3. The development of workplace, home-place, and interest-based inclusive publics. The US and other republics have rich traditions of voluntary associations by which people build and reform their institutions to help themselves and each other. These associations are often chartered as non-profit or non-governmental organizations and create a fabric of civil society. They become counter-productive when they are exclusive or are organized "against" because of fear or threat instead of "for" because of hope or possibility.

I am of course advocating economic socialism, cultural libertarianism, and political republicanism. In doing so I realize that there are limits within and among each of these spheres that need to be negotiated for as long as humans remain human. My own hope is that through greater federation of publics acting for cultural pluralism and economic sufficiency, we will transcend the xenophobic nationalism which is arising in our nation and that of other nations as evidence by the ascendency of populism, far right parties, and nationalism.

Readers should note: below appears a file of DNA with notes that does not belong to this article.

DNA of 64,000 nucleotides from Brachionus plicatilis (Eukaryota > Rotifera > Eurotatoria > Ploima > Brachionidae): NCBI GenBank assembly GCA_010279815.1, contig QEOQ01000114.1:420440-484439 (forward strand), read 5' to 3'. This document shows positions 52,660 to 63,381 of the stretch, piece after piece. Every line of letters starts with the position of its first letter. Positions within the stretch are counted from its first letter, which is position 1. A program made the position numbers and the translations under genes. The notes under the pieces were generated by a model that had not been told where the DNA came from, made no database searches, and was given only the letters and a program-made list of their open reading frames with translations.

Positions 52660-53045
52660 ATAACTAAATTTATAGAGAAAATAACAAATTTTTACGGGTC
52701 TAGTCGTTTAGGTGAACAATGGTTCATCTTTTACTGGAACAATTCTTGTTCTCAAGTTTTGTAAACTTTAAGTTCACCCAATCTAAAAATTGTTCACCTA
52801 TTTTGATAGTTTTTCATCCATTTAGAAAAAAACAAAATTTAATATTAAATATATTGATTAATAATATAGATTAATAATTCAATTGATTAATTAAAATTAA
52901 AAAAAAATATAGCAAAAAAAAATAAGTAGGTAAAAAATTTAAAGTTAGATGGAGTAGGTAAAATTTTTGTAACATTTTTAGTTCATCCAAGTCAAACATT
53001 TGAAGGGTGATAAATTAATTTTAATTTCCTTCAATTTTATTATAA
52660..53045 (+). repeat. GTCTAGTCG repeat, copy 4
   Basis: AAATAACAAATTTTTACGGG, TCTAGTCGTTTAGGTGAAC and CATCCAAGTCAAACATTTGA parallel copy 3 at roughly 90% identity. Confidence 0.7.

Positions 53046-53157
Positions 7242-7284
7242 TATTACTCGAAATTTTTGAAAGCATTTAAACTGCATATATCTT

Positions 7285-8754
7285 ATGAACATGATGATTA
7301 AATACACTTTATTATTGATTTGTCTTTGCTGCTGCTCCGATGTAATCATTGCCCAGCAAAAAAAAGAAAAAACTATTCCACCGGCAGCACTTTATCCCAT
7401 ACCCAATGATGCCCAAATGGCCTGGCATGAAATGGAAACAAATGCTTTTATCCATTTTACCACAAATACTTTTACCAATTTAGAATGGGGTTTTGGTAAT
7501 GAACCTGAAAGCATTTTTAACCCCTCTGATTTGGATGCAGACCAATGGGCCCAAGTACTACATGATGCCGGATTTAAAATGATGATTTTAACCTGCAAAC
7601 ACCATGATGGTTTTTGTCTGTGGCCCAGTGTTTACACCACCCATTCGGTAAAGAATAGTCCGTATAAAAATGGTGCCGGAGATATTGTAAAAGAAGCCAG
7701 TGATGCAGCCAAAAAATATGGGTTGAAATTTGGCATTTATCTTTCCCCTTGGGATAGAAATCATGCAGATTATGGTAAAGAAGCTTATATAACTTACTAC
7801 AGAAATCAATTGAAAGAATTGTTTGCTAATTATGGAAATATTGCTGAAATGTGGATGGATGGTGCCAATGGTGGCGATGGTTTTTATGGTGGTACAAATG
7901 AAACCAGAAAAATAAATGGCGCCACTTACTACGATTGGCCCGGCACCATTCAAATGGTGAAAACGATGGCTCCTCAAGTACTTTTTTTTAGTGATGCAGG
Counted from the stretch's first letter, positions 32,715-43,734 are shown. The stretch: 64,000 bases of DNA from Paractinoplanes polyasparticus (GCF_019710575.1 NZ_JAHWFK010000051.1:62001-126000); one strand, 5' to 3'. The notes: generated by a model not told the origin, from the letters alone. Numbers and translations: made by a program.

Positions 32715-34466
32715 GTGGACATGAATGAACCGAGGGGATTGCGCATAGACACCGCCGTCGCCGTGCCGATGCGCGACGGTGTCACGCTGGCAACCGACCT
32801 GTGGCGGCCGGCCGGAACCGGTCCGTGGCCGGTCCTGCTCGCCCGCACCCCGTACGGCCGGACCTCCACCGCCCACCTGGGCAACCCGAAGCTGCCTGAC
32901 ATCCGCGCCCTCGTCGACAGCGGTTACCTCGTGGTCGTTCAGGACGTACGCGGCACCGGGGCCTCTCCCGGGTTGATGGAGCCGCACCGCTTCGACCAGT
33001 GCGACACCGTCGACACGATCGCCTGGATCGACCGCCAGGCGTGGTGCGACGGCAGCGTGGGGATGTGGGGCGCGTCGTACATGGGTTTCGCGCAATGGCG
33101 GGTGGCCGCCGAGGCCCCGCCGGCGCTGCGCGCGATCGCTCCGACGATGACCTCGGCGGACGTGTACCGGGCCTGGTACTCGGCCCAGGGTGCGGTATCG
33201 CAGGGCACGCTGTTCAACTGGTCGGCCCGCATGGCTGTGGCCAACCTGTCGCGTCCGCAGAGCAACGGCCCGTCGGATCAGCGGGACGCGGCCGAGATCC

Finally I have some more immediate lessons of Brexit and Trumpism for our next general election.

1. Vote: Get the vote out especially from the left-behinds, the young, the minorities, and the educated. Brexit happened because many were complacent and did not vote. Do everything we can to stop practices that make it more difficult to vote or that encourage the sense of futility and resignation.

2.  Don't get hooked on scare tactics, the politics of fear. The more we use it the more it is used against us. Yes, we need good analysis and to be educated in the politics of fear. But the politics of hope is much more powerful.

3. Take responsibility. Leadership is a shared commodity as is power. It should be distinguished from authority or force or command. And we need to take responsibility locally in developing our own work, home, interest based publics. Nationally and internationally by truly educating ourselves through a diversity of opinions which are evidence based and providing personal resources in treasure and time. Speaking out and and contributing ideas to friends, family, and connections.


Neither pitchforks, nor populism will do it. They call for a revolution. But that implies a sweeping away of all that exists. Rather we need a rebellion to transform while building on what exists in our nature, our institutions, and our accomplishments. Rebellion, as Albert Camus said, is an ongoing effort—a means to regenerate and transcend. Action from hope and love, not fear and hate.